By Cindy Koch –
Cinderella. Sleeping Beauty. Princes and Princesses. There is a longing need to be a part of a fairy tale. We heard them when we were children. We may have seen a Disney movie or two. Somewhere along the line a gripping tale of good and evil, innocent and guilty, damsel in distress and prince on a white horse caught our attention. I clearly remember dancing along with Briar Rose as she sang, “I know you, I walked with you once upon a dream…”
As we grew a little older, we learned that fairytales are not real. We learned not to expect a gracious secret lover that has been watching from afar. We learned that we were not princesses in pretty sparkly dresses. We learned that there was no grand ball nor “happily ever after” to our life of increasing responsibility and pain. The older and wiser I became, the childish memories of castles, comfort, and kings faded.
All grown up, we now know that the world is a dangerous place. Evil lurks in the mundane routine of life. Friends can turn out to be my enemies. Soft smooth words are often those that strike at me for the kill. I am afraid of those who say they love me. I have been hurt by those former young expectations of compassion and chivalry. I, myself, lash out in anger unlike any lady should.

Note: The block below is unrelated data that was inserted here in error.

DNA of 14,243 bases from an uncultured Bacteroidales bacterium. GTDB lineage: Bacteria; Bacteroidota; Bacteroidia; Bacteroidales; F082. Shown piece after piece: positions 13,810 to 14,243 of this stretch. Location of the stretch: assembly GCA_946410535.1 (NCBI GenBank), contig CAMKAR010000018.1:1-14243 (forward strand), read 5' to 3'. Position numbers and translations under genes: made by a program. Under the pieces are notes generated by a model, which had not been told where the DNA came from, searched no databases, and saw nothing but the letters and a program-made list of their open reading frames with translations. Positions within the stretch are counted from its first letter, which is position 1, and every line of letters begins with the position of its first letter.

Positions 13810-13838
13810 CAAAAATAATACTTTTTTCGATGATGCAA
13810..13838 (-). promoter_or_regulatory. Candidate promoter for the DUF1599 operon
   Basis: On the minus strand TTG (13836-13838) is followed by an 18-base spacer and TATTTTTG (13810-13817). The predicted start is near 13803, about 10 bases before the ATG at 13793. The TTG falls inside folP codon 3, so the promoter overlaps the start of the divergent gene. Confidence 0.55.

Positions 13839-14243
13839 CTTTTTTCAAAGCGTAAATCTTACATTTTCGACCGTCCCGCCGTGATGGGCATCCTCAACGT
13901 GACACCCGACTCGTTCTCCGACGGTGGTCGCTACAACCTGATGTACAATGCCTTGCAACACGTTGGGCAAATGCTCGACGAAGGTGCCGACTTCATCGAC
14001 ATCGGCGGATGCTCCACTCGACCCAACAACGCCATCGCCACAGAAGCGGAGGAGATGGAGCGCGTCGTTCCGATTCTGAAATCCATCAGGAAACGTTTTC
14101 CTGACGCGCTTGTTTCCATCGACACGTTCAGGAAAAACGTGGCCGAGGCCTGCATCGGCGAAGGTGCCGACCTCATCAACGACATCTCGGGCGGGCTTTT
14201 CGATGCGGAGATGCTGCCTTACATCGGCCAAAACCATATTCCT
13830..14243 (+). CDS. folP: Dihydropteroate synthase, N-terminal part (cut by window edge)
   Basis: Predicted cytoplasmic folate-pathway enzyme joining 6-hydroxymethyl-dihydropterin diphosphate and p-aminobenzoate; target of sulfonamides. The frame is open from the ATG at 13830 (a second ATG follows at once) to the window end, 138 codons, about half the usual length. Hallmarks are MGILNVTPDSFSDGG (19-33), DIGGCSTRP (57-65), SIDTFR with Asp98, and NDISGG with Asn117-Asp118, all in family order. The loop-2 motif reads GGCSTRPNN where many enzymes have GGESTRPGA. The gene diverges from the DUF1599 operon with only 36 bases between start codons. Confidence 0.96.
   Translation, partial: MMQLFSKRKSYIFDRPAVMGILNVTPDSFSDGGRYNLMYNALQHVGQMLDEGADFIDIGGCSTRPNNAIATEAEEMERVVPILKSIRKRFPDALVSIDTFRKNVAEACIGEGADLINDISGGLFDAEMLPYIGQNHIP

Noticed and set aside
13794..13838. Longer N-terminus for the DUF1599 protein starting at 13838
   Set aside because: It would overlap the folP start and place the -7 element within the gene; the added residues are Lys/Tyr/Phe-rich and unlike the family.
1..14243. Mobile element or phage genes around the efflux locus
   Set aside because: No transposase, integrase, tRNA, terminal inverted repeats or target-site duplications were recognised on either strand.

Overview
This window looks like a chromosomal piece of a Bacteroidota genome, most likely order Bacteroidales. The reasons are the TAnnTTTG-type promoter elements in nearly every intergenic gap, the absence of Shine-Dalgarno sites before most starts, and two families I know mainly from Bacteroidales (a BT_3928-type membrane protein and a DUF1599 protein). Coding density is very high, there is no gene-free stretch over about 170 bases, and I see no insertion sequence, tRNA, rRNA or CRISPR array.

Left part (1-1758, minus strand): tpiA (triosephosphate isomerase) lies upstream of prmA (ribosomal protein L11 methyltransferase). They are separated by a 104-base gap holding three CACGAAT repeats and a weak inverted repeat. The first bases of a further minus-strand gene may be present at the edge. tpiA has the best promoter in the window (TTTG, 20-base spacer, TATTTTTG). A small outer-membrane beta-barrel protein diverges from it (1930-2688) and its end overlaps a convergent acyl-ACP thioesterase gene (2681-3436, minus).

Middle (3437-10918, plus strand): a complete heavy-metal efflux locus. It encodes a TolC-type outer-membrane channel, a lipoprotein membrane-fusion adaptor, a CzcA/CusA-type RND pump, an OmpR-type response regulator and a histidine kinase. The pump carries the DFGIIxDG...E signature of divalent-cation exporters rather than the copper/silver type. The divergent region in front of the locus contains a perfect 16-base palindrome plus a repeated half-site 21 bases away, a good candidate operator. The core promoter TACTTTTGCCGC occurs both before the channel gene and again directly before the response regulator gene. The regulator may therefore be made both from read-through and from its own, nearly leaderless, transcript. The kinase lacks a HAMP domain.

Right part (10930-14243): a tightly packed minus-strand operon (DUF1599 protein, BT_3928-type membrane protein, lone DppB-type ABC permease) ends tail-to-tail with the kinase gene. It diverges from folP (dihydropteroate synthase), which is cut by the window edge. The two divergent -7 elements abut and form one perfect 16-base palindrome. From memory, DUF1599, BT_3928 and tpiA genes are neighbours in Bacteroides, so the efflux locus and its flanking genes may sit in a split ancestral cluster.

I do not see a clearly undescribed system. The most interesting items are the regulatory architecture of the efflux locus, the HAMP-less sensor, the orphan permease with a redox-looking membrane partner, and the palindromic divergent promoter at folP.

But then, one day I again read a fairytale. A young girl is afraid and alone. She has no special clothes, no special name. This servant girl stole a bit of food from the great and terrible master of the kingdom. Her clothes were stripped from her body as she escaped the confrontation. So now she hides, naked and afraid for her life. But a boy watches the whole event. He takes his very own coat, found her, and covered her. The he bravely steps out of the shadows to face the angry king, to save this beautiful servant girl who shivers in the shadows.
And there I am again: caught up in a fairy tale. Our heart swells with hope when the boy steps forward. We let out a cry of relief when that brave man meets the king, on her behalf. The king looks at the boy, and recognizes that this is his own son. A prince has challenged the judgment of his father! And for what? An insignificant servant girl who is hiding in shame.
This girl needs a fairytale; she needs a savior. I hold my breath in anticipation because I, too, am hiding troubled in the dark; I need a savior. I can identify with the shame and terror of the servant. I look on the horizon for someone to hear my weak cry for help. These fairytales are not only for the young and naive; we all long for that prince to cover us, love us, and confront the King.
Give a girl her fairytale instead of the complicated rules and regulations of the kingdom in which she resides. She has no chance to survive without it. There is a protector that watched from afar. We are adorned as His beautiful bride. He gave us His garment. He restored us to His Father, the King. We are the honored guests at the royal ball! We will live happily ever after!